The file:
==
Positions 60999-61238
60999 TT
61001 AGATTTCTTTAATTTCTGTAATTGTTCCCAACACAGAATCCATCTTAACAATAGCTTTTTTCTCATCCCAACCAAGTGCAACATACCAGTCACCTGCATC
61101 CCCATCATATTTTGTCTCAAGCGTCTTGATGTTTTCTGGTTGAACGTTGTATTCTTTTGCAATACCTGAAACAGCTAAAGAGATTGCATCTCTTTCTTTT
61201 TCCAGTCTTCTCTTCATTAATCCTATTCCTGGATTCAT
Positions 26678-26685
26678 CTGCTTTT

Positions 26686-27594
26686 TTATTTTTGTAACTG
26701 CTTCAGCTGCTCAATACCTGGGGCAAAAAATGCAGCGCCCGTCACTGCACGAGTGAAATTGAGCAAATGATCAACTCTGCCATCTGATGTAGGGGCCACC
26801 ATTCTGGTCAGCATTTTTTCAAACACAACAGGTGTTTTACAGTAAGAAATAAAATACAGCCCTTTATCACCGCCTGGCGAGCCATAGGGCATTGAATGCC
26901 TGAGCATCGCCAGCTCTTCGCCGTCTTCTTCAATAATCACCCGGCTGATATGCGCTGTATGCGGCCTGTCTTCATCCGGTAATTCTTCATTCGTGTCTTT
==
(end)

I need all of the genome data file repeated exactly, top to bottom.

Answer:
Positions 60999-61238
60999 TT
61001 AGATTTCTTTAATTTCTGTAATTGTTCCCAACACAGAATCCATCTTAACAATAGCTTTTTTCTCATCCCAACCAAGTGCAACATACCAGTCACCTGCATC
61101 CCCATCATATTTTGTCTCAAGCGTCTTGATGTTTTCTGGTTGAACGTTGTATTCTTTTGCAATACCTGAAACAGCTAAAGAGATTGCATCTCTTTCTTTT
61201 TCCAGTCTTCTCTTCATTAATCCTATTCCTGGATTCAT
Positions 26678-26685
26678 CTGCTTTT

Positions 26686-27594
26686 TTATTTTTGTAACTG
26701 CTTCAGCTGCTCAATACCTGGGGCAAAAAATGCAGCGCCCGTCACTGCACGAGTGAAATTGAGCAAATGATCAACTCTGCCATCTGATGTAGGGGCCACC
26801 ATTCTGGTCAGCATTTTTTCAAACACAACAGGTGTTTTACAGTAAGAAATAAAATACAGCCCTTTATCACCGCCTGGCGAGCCATAGGGCATTGAATGCC
26901 TGAGCATCGCCAGCTCTTCGCCGTCTTCTTCAATAATCACCCGGCTGATATGCGCTGTATGCGGCCTGTCTTCATCCGGTAATTCTTCATTCGTGTCTTT